- Scalance MUM856-1 connects local industrial applications to public 5G, 4G, and 3G mobile wireless networks
- The router supports future-oriented applications such as remote access via public 5G networks or the connection of mobile devices such as automated guided vehicles in industry
- A robust version in IP65 housing for use outside the control cabinet
- Prototypes of Siemens 5G infrastructure for private networks already in use at several sites
“To ensure the powerful connection of Ethernet-based subnetworks and automation devices, the Scalance MUM856-1 supports Release 15 of the 5G standard. The device offers high bandwidths of up to 1000 Mbps for the downlink and up to 500 Mbps for the uplink – providing high data rates for data-intensive applications such as the remote implementation of firmware updates. Thanks to IPv6 support, the devices can also be implemented in modern communication networks.
Various security functions are included to monitor data traffic and protect against unauthorised access: for example, an integrated firewall and authentication of communication devices and encryption of data transmission via VPN. If there is no available 5G network, the device switches automatically to 4G or 3G networks. The first release version of the router has an EU radio license; other versions with different licenses are in preparation. With the Sinema Remote Connect management platform for VPN connections, users can access remote plants or machines easily and securely – even if they are integrated in other networks. The software also offers easy management and autoconfiguration of the devices,” Siemens said.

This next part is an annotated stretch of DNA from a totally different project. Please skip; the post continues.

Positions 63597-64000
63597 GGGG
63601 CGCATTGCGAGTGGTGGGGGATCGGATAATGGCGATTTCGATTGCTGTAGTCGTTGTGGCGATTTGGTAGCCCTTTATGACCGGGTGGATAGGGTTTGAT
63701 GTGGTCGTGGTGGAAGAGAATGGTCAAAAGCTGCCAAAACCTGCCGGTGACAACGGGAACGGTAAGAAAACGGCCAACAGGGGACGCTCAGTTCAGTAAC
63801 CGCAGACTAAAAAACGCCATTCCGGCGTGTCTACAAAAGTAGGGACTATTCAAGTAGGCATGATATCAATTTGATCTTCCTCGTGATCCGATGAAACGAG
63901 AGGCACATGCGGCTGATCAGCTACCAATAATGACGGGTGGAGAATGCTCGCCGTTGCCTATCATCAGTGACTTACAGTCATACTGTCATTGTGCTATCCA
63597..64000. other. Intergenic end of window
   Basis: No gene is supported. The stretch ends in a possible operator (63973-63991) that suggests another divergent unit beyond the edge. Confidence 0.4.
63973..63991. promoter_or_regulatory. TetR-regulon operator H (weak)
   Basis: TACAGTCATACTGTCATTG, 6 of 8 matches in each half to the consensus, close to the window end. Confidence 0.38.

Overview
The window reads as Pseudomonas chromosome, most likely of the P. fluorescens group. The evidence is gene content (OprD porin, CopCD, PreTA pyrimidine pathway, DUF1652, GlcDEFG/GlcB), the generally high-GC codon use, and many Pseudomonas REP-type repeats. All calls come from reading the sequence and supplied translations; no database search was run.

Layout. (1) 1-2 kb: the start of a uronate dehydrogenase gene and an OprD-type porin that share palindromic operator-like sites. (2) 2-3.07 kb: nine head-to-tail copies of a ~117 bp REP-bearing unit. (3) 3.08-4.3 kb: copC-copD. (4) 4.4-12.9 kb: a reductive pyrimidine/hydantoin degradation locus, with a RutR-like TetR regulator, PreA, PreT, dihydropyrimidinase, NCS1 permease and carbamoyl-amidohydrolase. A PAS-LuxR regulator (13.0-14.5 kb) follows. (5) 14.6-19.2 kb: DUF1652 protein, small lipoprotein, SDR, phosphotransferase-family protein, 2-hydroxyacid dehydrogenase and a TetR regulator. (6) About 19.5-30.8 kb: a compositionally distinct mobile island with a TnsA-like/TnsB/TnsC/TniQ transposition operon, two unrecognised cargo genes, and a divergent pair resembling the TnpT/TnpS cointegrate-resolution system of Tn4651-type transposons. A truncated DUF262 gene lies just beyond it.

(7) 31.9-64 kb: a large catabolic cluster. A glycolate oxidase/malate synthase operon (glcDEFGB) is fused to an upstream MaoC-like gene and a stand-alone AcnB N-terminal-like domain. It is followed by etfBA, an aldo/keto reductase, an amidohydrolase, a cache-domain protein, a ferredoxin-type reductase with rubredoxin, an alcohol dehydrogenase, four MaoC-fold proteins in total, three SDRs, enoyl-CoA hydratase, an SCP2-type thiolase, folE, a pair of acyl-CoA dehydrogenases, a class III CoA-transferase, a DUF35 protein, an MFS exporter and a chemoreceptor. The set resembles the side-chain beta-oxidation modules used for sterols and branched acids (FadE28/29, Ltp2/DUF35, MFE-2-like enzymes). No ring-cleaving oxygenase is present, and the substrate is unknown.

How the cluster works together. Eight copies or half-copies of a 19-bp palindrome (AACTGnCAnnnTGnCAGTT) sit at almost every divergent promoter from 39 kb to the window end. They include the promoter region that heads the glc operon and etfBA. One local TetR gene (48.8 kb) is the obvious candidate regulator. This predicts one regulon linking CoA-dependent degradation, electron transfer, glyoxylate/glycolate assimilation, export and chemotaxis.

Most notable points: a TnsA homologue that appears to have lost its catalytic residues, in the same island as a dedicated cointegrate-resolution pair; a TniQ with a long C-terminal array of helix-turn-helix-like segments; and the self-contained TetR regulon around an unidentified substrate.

Preparing for a 5G-oriented Future
Siemens has announced that the new router can also be integrated into private 5G networks. This means that the Scalance MUM856-1 is, essentially, future-proofed when it comes to 5G adaptability; it supports future-oriented applications, including ‘mobile robots in manufacturing, autonomous vehicles in logistics or augmented reality applications for service technicians.’
And, for use on sites where conditions are a little harsher, Siemens has given the router robust IP65 housing ─ it’s “dust tight”, waterproof, and immersion-proofed.
The first release version of the router has an EU radio license; other versions with different licenses are in preparation. “With the Sinema Remote Connect management platform for VPN connections, users can access remote plants or machines easily and securely – even if they are integrated in other networks. The software also offers easy management and auto-configuration of the devices,” Siemens added.